Track Two Applications
Track Two applications are no longer being accepted. Submitted applications are under review.
Track Two: Impact Grant funds must be used in relation to the COVID-19 pandemic and to advance ideas and solutions to solve regional rural health care problems to support the long-term sustainability of rural health care. Long-term sustainability is defined as “improved health outcomes, improved access to quality health care, and creating and maintaining sustainable economic development for small communities.”
Grants range from $5 million - $10 million. Grant funds are limited to an applicable percentage of eligible project costs (up to 75 percent) based on population and the median household income of the population served.
USDA anticipates providing up to $125 million in Track Two: Impact funding.
Applicants may request assistance for one or more purposes below for expenses incurred during a three-year award period:
- Establish or scale a regional partnership or consortium of community leaders and health care partners to plan, implement, and evaluate a model(s) to support solving regional health care problems and promote the long-term sustainability of rural health care.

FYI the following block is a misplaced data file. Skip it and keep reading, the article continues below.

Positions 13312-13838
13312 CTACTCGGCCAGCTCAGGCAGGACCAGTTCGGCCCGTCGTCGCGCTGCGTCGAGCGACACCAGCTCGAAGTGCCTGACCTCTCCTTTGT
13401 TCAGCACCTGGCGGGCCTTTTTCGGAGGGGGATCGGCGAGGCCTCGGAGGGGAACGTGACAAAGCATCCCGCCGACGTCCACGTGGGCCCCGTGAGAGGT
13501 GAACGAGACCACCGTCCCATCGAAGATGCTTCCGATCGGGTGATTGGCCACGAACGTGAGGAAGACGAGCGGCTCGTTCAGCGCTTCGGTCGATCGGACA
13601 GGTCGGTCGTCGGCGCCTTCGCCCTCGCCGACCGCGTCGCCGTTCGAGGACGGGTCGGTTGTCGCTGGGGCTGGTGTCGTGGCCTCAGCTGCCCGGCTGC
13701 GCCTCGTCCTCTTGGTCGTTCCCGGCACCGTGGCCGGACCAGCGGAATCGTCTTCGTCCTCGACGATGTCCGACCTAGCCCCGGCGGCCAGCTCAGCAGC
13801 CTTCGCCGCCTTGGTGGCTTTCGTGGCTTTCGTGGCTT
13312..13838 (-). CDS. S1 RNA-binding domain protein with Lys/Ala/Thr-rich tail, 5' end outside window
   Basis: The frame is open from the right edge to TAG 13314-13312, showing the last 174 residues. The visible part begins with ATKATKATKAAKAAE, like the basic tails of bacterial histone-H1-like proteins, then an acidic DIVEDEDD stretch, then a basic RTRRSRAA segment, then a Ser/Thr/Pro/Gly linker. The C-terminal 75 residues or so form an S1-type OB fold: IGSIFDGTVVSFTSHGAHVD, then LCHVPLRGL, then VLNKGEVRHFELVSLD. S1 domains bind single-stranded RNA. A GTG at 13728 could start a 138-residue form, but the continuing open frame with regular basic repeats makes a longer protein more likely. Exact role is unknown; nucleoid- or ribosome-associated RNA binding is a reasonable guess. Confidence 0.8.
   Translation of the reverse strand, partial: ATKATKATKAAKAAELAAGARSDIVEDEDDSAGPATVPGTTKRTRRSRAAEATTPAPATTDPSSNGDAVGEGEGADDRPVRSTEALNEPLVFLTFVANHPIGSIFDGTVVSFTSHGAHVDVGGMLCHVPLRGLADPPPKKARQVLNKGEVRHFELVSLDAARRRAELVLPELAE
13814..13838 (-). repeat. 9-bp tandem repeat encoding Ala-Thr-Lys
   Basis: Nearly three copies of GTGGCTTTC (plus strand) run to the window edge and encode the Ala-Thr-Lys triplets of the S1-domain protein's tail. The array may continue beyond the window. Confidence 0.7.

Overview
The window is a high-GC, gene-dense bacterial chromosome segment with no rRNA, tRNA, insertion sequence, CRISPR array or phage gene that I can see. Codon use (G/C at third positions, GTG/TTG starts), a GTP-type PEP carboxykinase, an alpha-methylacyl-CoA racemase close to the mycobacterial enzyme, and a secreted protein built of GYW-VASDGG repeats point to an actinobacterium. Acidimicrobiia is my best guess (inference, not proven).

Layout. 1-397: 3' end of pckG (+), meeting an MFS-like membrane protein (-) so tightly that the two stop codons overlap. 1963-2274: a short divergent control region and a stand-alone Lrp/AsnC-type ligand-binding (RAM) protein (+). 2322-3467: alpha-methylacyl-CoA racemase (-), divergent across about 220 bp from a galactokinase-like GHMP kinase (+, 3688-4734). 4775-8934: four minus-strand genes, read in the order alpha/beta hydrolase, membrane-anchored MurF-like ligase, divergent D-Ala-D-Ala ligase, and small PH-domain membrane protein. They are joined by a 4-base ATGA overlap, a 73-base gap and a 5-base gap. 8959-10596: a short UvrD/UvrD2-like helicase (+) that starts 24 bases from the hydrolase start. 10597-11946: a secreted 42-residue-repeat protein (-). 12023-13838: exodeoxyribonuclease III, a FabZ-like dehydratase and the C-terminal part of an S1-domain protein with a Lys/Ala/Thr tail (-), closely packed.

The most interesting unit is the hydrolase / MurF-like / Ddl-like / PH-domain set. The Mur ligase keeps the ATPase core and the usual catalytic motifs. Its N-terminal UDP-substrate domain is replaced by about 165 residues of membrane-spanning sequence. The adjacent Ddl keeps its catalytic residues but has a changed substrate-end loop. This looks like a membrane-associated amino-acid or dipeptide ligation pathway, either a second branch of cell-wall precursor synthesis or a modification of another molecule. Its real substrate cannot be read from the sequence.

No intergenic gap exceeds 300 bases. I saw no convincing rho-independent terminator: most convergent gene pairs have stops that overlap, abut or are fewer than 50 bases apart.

- Establish or scale an evidence-based model and disseminate lessons learned for possible replication in other small communities and regions.
- Identify a health-related problem within the applicant's region, develop and implement a method and solution to overcome the problem, and conduct a program evaluation to examine health related outcomes, long-term sustainability, and replicability
- Establish a methodology to calculate summary impact measures or an estimated return on investment for the grant funds requested
- Cover the cost of technical assistance to assist with one or more aspects of project implementation, project evaluation, data sharing, and reporting requirements
- Cover indirect costs in an amount up to a federally-negotiated indirect cost rate
USDA encourages applicants to consider projects in the following high need areas: developing health care services that offer a blend of behavioral care with other medical services, encouraging rural residents to seek care at their nearest hospitals, supporting health care as an anchor institution in small communities, and expanding access to telehealth, electronic health data sharing, workforce development, transportation, paramedicine, obstetrics, behavioral health, farmworker health care, and cooperative home care.